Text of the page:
Posted 4 months ago Less than a minute to read
Golden Ratio - Phi
“A human being is nothing but a story with skin around it” (Fred Allen).
Rory is a great story. This is evident from his appearance. On his skin are hints of the content of the chapters of his life. He has scars on his head and neck from tumor removal, shunt placement, insertion of the cochlear implants and reconstruction of his jaw. He has other scars from appendix extraction and placement and removal of both a Hickman line and Portacath. He has a kick-arse scar on his leg where bone was removed to rebuild his jaw. Scattered around his body are stretch marks. They are the result of rapid weight gain. We had to pump eight litres of water into Rory every day for five days to flush out the toxic chemotherapy agents. This was repeated six times! In cold weather his hands and feet resemble a corpse and when it is hot they glow bright red. The circulation in his extremities is impaired. Chemotherapy has made his skin extremely sensitive. Salt water, long grass and sweat cause a rash and make him itch. Cancer treatment has prematurely aged his appearance, he has no hair. In the area where he received the highest dose of radiation his skin peels even though a decade as passed.
As a society we place a great deal of value in how a person looks, on the cover of their story. There is even a Golden Ratio which measures beauty, Phi. Your score is calculated by measuring the dimensions of your face. In pictures we are bombarded with daily a perfect score is coupled with luxurious hair, glowing skin and a gorgeous body. It is perfection. Rory will never be perfection. When he looks in the mirror it emphasises the flaws of his face. He doesn’t say much about it. He is a young man of few words, but I know he feels it. On the inside Rory is no different to any other young man. One day he would like someone to love, someone his own age to walk beside him on the journey of life. Most young women will not appreciate Rory’s story. The cover is different, damaged and scary. I hope one day someone special will look deeper and see his bright green eyes, cheeky smile and the heart of a lion. I hope one day Rory will have the partner he very much desires.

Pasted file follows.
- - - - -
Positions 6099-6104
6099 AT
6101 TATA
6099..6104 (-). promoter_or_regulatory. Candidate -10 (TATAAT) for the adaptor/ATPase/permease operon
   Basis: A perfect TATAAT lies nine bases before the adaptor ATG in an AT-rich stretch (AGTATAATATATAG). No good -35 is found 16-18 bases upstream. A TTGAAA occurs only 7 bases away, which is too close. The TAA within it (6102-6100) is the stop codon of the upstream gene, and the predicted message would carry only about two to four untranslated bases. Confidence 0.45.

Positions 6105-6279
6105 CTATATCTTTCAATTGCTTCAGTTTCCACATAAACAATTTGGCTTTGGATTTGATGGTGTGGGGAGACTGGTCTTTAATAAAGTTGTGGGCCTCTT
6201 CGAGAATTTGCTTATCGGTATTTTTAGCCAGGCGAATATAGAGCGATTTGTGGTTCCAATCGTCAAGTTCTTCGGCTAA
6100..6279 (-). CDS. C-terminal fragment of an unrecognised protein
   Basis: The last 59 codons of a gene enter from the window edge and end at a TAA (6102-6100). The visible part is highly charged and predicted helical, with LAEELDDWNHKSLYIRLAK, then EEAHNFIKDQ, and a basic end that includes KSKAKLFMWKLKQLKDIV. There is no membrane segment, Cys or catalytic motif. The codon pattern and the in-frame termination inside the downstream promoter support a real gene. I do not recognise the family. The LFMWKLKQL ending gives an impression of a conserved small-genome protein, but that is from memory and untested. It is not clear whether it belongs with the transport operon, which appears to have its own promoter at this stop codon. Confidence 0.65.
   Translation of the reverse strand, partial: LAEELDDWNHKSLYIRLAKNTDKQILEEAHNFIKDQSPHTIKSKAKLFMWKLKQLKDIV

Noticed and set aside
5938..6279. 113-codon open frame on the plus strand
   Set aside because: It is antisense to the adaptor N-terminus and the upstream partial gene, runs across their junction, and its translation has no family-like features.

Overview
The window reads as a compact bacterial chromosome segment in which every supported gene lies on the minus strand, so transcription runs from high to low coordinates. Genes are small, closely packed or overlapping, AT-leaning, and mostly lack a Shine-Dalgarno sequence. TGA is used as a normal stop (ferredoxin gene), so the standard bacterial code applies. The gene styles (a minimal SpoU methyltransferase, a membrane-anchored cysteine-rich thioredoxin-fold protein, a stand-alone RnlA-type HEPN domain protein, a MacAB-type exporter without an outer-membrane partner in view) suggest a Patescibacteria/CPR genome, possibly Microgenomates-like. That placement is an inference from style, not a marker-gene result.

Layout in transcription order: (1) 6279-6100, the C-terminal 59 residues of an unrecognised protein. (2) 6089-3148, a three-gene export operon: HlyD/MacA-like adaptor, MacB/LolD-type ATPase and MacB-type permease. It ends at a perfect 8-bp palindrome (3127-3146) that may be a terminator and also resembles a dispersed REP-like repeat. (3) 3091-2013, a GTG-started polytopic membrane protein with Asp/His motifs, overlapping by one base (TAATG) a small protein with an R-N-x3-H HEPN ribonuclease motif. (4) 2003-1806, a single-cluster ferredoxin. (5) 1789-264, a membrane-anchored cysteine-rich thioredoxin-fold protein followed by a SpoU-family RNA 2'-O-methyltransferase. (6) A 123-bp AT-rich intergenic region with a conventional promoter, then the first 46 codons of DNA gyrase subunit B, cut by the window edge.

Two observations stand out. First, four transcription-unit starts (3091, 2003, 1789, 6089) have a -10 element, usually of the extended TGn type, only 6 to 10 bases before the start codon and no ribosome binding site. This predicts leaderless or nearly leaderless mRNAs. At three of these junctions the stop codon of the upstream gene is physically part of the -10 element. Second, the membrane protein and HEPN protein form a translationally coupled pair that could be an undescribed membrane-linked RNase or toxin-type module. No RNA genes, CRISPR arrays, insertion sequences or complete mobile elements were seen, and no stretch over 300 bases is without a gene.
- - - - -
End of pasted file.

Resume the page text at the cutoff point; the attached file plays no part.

Since high school has finished Rory spends even more of his week with me. I took him in for the second dose of his immunisations. He had a localised reaction to one of the first immunisations four weeks ago. He got a break from mum with Jonny on Tuesday who took him for a blood test for a testosterone level one week post the injection. On Wednesday he hung out with Natasha, and three times he did his workout at the gym with Dane. Yesterday Colt had his good friend Neo over. In the afternoon we went strawberry picking and had a swim at the Waitara community pool. Rory had his first swim of the summer. He used to be a keen swimmer but now shies away. It is a lot more effort than it used to be. Rory has to be helped in the changing rooms and to get in and out of the pool. If there is no family changing room we argue about whether to use the Mens or the Womens. It makes me nervous when there are a lot of people playing around him. He is deaf in the water without the cochlear implants and others do not realise this. A collision could have serious consequences. Rory refused to try the lower diving board even though it had rails 75% of the way along, and I said I would hold him for the final few steps. He didn’t trust me to keep him safe. Once I would have had to drag him off the low and high diving boards. It made me sad.
Happy 10th birthday Colt. Double digits, one decade of life. We love you to the moon and back.